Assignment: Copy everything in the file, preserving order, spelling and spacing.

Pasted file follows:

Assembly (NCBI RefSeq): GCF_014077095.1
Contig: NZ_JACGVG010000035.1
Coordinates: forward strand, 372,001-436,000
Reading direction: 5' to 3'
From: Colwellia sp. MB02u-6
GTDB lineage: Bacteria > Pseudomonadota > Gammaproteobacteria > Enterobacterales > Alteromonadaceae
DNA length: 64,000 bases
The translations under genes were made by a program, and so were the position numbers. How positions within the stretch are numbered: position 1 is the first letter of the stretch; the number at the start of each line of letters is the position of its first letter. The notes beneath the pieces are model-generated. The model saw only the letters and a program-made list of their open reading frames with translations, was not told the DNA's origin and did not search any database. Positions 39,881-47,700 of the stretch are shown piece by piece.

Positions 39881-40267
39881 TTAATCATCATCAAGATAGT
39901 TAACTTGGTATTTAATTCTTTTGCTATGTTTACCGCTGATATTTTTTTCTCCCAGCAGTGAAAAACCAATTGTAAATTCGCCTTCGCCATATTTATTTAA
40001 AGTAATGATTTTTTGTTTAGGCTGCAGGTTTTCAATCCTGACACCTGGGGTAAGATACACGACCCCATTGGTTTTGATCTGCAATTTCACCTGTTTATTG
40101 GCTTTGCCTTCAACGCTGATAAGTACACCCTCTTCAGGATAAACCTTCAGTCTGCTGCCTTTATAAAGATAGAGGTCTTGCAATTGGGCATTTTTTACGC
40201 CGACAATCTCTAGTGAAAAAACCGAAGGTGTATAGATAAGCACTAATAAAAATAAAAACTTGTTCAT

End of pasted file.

Assembly (NCBI RefSeq): GCF_014077095.1
Contig: NZ_JACGVG010000035.1
Coordinates: forward strand, 372,001-436,000
Reading direction: 5' to 3'
From: Colwellia sp. MB02u-6
GTDB lineage: Bacteria > Pseudomonadota > Gammaproteobacteria > Enterobacterales > Alteromonadaceae
DNA length: 64,000 bases
The translations under genes were made by a program, and so were the position numbers. How positions within the stretch are numbered: position 1 is the first letter of the stretch; the number at the start of each line of letters is the position of its first letter. The notes beneath the pieces are model-generated. The model saw only the letters and a program-made list of their open reading frames with translations, was not told the DNA's origin and did not search any database. Positions 39,881-47,700 of the stretch are shown piece by piece.

Positions 39881-40267
39881 TTAATCATCATCAAGATAGT
39901 TAACTTGGTATTTAATTCTTTTGCTATGTTTACCGCTGATATTTTTTTCTCCCAGCAGTGAAAAACCAATTGTAAATTCGCCTTCGCCATATTTATTTAA
40001 AGTAATGATTTTTTGTTTAGGCTGCAGGTTTTCAATCCTGACACCTGGGGTAAGATACACGACCCCATTGGTTTTGATCTGCAATTTCACCTGTTTATTG
40101 GCTTTGCCTTCAACGCTGATAAGTACACCCTCTTCAGGATAAACCTTCAGTCTGCTGCCTTTATAAAGATAGAGGTCTTGCAATTGGGCATTTTTTACGC
40201 CGACAATCTCTAGTGAAAAAACCGAAGGTGTATAGATAAGCACTAATAAAAATAAAAACTTGTTCAT